I suggest you do a test run with a small folder and a handful of images to check that you are happy with the process. It is much quicker and easier than the step-by-step description sounds!

    And make sure you have backed everything up first!

    Ian
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  • Paul Steunebrink
    Good story Ian, but why not set the Import To location to the location on the NAS? Capture One does the copying and the OP is all clear and done?

    Alternatively, the OP can copy or move the Selects folder to the NAS first before anything else, optionally rename it, and then import into the catalog with Import To > Current Location setting.

    I ask this because if possible I like to prevent moving already imported images due to the strain it puts on the catalog database system.
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  • Ian Wilson
    Moderator
    Top Commenter
    Paul_Steunebrink wrote:
    Good story Ian, but why not set the Import To location to the location on the NAS? Capture One does the copying and the OP is all clear and done?

    Alternatively, the OP can copy or move the Selects folder to the NAS first before anything else, optionally rename it, and then import into the catalog with Import To > Current Location setting.

    I ask this because if possible I like to prevent moving already imported images due to the strain it puts on the catalog database system.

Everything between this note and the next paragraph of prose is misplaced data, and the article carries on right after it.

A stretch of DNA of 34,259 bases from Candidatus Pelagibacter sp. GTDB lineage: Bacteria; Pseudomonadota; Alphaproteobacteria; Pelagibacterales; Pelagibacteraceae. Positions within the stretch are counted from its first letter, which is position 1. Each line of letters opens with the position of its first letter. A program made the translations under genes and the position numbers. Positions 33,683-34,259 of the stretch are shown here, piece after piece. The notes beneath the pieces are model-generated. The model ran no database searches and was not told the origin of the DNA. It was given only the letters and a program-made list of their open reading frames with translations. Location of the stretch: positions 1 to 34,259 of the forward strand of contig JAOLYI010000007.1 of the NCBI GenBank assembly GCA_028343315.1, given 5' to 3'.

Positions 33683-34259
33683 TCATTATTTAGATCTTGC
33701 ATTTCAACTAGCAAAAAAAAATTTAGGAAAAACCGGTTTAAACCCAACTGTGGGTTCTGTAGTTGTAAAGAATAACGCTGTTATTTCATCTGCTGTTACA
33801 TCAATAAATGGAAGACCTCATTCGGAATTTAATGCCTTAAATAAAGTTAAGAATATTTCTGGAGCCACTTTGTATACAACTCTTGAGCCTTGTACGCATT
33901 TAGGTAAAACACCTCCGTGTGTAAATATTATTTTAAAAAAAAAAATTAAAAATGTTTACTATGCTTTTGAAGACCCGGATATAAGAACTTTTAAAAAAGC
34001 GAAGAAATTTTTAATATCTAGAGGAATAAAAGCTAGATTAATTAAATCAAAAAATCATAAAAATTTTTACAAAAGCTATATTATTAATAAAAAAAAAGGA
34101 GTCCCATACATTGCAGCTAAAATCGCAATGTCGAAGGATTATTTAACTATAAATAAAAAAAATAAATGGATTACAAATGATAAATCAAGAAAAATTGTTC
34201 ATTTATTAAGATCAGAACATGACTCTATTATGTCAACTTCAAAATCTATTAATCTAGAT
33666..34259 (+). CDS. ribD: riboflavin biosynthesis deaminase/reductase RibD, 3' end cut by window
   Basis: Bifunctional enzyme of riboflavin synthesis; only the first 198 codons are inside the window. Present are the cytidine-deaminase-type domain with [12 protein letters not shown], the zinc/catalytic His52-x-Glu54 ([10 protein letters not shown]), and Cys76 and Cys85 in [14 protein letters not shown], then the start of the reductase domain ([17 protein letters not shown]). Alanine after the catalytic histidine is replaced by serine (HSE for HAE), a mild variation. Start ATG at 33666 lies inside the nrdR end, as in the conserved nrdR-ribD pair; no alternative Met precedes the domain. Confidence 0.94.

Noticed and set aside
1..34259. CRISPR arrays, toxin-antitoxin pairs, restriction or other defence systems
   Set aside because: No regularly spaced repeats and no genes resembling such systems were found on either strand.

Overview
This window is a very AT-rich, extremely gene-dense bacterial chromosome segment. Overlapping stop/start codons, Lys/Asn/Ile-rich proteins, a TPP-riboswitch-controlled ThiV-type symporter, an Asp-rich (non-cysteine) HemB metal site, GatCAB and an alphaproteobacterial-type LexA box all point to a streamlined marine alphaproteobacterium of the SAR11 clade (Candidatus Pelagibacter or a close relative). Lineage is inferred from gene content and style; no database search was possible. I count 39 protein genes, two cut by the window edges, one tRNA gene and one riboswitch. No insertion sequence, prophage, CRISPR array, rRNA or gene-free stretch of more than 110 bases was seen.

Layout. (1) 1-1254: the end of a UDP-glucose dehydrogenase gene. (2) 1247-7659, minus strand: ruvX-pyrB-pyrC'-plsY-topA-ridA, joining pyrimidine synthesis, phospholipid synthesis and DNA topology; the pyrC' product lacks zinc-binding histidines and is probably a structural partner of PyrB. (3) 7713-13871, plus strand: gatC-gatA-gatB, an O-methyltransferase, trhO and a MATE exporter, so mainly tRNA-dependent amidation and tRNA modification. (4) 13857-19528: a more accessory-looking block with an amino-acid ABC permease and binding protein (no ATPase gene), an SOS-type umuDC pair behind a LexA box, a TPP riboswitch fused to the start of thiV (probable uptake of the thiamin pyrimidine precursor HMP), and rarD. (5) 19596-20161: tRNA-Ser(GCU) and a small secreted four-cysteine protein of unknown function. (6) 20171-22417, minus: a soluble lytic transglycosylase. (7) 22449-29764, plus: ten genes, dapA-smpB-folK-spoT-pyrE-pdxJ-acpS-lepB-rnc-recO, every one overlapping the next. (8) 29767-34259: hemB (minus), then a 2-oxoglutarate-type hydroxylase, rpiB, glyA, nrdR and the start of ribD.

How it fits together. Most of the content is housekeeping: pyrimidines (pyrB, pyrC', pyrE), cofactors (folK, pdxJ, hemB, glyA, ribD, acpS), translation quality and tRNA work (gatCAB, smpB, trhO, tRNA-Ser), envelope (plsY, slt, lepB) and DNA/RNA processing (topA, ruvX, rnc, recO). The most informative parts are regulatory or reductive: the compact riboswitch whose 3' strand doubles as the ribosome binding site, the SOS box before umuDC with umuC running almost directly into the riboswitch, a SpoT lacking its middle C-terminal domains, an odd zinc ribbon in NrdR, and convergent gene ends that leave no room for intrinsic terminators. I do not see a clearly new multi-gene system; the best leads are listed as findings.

OK - understood. I was a bit uncertain about the use of NAS. I know that there have been posts in the forum in the past with users having difficulties using NAS, and I thought i remembered that Capture One / Phase One advised against it. But perhaps that is no longer true.

    Ian
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  • SFA
    Ian3 wrote:
    Paul_Steunebrink wrote:
    Good story Ian, but why not set the Import To location to the location on the NAS? Capture One does the copying and the OP is all clear and done?

    Alternatively, the OP can copy or move the Selects folder to the NAS first before anything else, optionally rename it, and then import into the catalog with Import To > Current Location setting.

    I ask this because if possible I like to prevent moving already imported images due to the strain it puts on the catalog database system.

    OK - understood. I was a bit uncertain about the use of NAS. I know that there have been posts in the forum in the past with users having difficulties using NAS, and I thought i remembered that Capture One / Phase One advised against it. But perhaps that is no longer true.